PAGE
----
Answer: It is doubtful that the deficiency of Vitamin B12 is responsible for the body swelling you mention. This is not a feature of B12 deficiency. If you have whole body swelling that is persistent, that can be a feature of a kidney problem. I would certainly advice that you seek the  attention of your doctor without delay. As for the difficulties conceiving, it is true that uncorrected vitamin B12 deficiency can be associated with sub-fertility. However, this issue resolves swiftly once the deficiency has been corrected. I would assume that following the diagnosis, correct measures probably in the form of Vitamin B12 injections have been put in place. I cannot ofcourse be sure whether your reported difficulties had something to do with the Vitamin B12 deficiency but, now that this has been identified and since it is easy to correct, it should cease to be a concern. It is, however, important that you are seen by a specialist to see whether, indeed, there is a problem and if so, what that might be. You will need to be seen together with your partner. Bear in mind that this may turn out to be an unexplained delay and no actual problem is found. Best wishes.

Anencephaly, PID and antibiotics

Question:   I went to the ER awhile back and i was having pain in the lower abdomen and i missed my period. at the time i was only 16 years old. they did a exam and took blood and urine, when the results came back they said they ran 3 pregnancy test one was positive, one was negative and one was slightly positive so they did another exam and the lady said to my mother, well she feels like she is pregnant but we are going to say not pregnant and treat her for PID. They told my mom they where doing so many pregnancy test because the medicine they where giving me was not suppose to be giving to pregnant women it could cause severe birth defects so she said ok and they gave me a needle and 2 pills.

I think i had to take antibiotics at home to but im not sure i cant remember. So a month went by and i still got no period and i was still having some pain so i went to the doctors again they did another pregnancy test, this time it was positive so they said, well you are pregnant and i was so happy. I forgot about the PID treatment. i went for a sonogram they said that i was 12 weeks already everything was progressing fine they said. so time went on i was very sick through the whole pregnancy. Then when i was 8 months along the baby stopped moving i went to the labor and delivery and they said my baby had died and that i was going to have to give birth to him. I went though 4 days of labor crying every second i don’t even think i felt the contractions cause i was in so much pain from losing our son. Then when the little guy was born the said he had Anencephaly. I was in shock i didn't know what to do or think. Now that i am aware of everything i have been researching the facts and my question is: Can the treatment of PID cause Anencephaly in a fetus that is only 2 to 3 weeks along? Please let me know i am so worried that this never had to happen that my baby could still be here with us. Thank you for your time. S.P.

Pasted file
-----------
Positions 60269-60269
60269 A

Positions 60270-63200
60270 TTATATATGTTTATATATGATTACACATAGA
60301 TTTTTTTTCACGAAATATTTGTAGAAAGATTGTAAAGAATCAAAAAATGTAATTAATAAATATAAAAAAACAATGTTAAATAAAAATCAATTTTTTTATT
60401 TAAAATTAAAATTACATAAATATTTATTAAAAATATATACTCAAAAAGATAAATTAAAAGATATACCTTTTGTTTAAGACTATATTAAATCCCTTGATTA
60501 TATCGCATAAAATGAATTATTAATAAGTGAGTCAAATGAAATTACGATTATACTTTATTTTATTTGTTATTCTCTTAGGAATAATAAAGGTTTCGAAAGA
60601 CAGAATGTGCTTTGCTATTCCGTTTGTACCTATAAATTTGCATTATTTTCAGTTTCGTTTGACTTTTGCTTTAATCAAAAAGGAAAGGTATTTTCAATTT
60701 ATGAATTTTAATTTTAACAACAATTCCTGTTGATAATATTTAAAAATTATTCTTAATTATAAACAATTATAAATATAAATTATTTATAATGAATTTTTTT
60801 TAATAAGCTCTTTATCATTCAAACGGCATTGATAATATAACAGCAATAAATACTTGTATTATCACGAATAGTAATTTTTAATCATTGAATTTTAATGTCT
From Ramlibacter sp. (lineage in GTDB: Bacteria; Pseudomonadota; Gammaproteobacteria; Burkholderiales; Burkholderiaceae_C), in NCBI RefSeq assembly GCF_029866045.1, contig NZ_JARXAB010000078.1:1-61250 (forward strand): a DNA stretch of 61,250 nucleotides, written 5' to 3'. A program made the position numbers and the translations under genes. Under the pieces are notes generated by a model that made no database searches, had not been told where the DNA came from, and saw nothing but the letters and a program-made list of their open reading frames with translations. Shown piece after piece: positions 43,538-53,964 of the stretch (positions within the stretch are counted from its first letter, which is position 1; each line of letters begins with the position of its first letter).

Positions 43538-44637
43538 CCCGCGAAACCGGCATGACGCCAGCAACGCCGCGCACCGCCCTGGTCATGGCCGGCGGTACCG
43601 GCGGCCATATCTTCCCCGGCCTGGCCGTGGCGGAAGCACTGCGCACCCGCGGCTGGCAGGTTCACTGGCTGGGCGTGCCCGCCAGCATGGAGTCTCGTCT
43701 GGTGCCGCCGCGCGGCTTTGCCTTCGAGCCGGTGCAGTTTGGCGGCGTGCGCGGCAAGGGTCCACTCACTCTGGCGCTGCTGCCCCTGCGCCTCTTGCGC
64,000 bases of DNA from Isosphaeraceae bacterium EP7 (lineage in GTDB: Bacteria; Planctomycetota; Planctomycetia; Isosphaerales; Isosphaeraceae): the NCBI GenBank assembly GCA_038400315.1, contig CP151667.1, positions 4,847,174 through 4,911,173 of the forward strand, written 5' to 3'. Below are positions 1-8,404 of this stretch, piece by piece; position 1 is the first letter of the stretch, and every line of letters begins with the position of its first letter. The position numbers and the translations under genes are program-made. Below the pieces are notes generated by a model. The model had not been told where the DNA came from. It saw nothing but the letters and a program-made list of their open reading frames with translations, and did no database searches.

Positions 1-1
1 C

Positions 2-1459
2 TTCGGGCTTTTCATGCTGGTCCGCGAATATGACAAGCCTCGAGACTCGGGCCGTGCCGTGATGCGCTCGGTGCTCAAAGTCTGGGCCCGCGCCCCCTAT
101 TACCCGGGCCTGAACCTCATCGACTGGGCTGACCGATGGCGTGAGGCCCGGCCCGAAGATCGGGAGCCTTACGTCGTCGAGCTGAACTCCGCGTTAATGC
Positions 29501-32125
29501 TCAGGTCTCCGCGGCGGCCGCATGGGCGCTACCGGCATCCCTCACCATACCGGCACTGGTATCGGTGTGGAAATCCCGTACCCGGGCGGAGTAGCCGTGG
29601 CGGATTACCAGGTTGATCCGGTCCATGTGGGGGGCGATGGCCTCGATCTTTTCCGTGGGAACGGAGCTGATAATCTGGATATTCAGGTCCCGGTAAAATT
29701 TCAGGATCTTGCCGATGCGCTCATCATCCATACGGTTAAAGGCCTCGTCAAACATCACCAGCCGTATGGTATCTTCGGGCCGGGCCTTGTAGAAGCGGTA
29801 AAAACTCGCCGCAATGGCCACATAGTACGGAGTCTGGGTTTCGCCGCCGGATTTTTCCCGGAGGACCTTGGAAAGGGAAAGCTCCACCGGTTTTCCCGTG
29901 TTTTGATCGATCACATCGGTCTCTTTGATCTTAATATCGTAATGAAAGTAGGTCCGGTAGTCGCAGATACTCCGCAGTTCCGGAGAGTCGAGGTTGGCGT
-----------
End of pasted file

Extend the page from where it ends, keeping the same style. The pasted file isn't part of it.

Answer: Yours is a harrowing story.  However, it is impossible for me or anybody else for that matter to say for sure whether there was a direct link between the antibiotics you were treated with and your baby having anencephaly. As a general rule, most antibiotics are NOT associated with birth defects but a few are. On the specific type of birth defect of anencephaly, the so-called ‘sulfa’ antibiotics (sulphonamides) have been shown in some studies to increase the risk of this condition. However, this is not the same as saying they cause the condition. I do not have information on the specific type of antibiotics you were treated with so cannot be more specific in my comment. However, purely on a balance of probability, it is unlikely that the treatment was responsible. What I am rather puzzled about in the story is the fact that you had a scan at 12 weeks (probably more scans later on) but the diagnosis was missed. That is really strange because anencephaly should be obvious at a 12 weeks scan and even more so at a later stage. I hope things work out well for you and your partner going forward.